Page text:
To illustrate, suppose a mom finds out her son is being charged with murder. Things don’t look good for him. He was in the wrong place at the wrong time and substantial evidence points to his guilt. His mom, though, has unique perspective. She knows him well and believes for good reason that murder would be completely out of step with his character and life. She sees the countervailing evidence and feels the pull of it. At a certain (probably early) point, the mom should stay dogmatic about her son’s innocence even in the face of this evidence. Why? Because she has good reason to believe he didn’t do it. As the evidence gets sorted out, it may be that the mom’s evidence will be defeated and she should change her belief. But it could be that her unique perspective was completely right. Likewise, when it comes to our Christian faith, we should be dogmatic to a certain extent. This is a good thing while we sort out the evidence that’s before us.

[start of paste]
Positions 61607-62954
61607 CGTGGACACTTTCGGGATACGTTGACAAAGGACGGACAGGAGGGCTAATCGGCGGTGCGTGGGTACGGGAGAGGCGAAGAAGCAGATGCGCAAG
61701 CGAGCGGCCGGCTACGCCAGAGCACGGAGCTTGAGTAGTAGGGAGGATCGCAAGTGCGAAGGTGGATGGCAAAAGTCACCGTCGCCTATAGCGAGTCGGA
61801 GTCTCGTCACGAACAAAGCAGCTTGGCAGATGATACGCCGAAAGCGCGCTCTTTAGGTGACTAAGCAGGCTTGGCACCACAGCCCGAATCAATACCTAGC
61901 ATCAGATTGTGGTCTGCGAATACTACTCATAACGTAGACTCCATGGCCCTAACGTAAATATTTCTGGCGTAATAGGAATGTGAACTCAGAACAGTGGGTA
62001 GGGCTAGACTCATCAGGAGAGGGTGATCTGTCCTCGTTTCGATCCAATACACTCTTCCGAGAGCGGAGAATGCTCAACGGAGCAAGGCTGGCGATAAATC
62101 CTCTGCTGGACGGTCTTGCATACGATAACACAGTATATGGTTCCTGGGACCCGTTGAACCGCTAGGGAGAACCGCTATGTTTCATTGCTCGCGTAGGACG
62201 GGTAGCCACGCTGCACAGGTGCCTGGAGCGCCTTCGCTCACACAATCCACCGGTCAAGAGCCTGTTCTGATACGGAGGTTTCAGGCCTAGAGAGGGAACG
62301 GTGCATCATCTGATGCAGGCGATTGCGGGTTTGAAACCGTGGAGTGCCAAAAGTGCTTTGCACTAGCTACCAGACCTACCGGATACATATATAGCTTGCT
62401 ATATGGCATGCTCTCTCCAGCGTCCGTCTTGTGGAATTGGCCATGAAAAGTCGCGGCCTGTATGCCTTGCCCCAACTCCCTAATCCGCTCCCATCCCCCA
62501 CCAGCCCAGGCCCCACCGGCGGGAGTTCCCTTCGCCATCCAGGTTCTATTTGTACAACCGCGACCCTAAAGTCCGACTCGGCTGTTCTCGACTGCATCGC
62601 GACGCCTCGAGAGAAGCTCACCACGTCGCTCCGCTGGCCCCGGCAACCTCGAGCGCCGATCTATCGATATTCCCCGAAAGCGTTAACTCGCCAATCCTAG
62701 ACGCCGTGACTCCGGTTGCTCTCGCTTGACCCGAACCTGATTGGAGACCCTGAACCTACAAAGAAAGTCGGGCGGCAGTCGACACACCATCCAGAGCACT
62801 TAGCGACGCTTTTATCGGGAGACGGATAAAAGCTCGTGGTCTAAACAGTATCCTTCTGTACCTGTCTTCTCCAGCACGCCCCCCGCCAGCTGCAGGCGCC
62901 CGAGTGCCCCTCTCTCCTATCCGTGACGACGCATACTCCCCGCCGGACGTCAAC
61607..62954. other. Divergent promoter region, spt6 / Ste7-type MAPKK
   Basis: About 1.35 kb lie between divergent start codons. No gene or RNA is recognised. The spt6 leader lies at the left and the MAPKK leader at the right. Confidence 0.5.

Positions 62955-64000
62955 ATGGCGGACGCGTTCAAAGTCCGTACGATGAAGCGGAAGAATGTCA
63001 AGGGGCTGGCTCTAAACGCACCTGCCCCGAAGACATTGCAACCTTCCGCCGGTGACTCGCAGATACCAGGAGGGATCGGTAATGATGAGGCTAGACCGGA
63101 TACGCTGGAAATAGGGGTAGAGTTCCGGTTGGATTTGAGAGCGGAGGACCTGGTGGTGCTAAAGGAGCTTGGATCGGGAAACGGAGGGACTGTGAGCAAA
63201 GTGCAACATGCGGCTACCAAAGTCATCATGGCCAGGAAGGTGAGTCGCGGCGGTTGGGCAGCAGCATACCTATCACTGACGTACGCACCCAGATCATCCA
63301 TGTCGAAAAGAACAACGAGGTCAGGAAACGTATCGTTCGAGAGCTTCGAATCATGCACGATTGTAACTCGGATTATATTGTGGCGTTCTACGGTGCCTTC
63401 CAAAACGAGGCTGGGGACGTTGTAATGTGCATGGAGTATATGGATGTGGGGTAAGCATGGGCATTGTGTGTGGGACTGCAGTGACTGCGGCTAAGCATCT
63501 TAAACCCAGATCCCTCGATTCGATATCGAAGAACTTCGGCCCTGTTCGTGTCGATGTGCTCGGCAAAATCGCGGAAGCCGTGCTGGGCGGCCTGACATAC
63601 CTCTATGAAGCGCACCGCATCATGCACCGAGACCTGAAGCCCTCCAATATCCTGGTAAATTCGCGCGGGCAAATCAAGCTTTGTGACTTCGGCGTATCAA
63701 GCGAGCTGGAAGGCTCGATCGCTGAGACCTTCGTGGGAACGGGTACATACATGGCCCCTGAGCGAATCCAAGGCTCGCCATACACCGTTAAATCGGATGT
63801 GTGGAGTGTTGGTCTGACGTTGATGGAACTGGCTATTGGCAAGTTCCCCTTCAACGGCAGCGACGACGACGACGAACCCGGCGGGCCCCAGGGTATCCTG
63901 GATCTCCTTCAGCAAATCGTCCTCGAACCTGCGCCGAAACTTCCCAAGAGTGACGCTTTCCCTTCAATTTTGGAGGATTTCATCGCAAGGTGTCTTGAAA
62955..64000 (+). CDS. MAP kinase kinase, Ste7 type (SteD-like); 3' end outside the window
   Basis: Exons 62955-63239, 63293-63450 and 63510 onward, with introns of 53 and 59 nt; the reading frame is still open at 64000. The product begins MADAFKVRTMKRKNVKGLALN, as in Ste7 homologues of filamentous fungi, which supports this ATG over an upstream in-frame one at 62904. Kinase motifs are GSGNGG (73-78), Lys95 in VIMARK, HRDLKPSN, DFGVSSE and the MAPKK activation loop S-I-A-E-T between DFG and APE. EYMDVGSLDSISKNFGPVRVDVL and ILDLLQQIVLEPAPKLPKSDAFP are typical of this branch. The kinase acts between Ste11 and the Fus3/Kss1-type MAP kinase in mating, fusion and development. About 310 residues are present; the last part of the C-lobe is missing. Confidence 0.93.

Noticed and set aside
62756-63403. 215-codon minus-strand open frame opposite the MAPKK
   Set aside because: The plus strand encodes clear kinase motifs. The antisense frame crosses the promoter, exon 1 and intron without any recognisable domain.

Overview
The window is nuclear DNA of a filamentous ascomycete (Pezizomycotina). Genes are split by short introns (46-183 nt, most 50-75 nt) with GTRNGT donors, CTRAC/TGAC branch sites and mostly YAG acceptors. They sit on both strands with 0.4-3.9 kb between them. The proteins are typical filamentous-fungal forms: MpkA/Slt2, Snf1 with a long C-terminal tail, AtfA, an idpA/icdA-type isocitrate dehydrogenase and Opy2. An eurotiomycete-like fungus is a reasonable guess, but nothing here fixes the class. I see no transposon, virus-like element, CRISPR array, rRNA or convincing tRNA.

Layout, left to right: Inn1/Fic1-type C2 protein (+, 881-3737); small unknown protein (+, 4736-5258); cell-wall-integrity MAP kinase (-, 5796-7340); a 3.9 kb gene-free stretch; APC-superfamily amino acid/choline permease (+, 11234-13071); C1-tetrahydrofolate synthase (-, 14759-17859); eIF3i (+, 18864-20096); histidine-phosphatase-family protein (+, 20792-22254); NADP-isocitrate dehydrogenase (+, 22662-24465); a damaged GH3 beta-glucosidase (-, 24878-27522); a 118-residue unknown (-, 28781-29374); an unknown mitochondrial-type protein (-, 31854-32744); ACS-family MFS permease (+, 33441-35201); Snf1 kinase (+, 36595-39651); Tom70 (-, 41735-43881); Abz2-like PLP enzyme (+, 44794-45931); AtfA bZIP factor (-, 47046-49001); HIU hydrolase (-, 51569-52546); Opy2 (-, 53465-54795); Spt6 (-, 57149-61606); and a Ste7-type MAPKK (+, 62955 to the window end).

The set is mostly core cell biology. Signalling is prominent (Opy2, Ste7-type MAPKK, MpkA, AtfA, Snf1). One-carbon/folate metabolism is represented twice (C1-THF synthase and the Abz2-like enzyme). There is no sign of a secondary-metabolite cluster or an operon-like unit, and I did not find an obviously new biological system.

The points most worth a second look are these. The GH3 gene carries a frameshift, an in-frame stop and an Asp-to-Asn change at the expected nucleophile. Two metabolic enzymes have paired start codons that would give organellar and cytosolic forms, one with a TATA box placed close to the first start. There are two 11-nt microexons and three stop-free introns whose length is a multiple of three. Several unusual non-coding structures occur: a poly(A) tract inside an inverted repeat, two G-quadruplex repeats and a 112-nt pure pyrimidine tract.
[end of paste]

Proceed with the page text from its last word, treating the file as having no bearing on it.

Hang on!

I often encourage folks who are doubting to hang on. The reason is it can be difficult when one is in the throes of doubt to keep in view the other evidence one has for one’s Christian beliefs. Our doubts have a way of being in our face and clamoring for our attention. Again, this can be valuable because it is very likely that we should lean in and investigate those areas in which we are doubting. I’m not saying hang on and blindly trust that Christianity is true in the end. But hang on as you address the moment of doubt. After investigation, you may change your belief. But you may find as you lean in that the doubt can be adequately addressed. Either way, you will be more rational and on a surer intellectual foundation.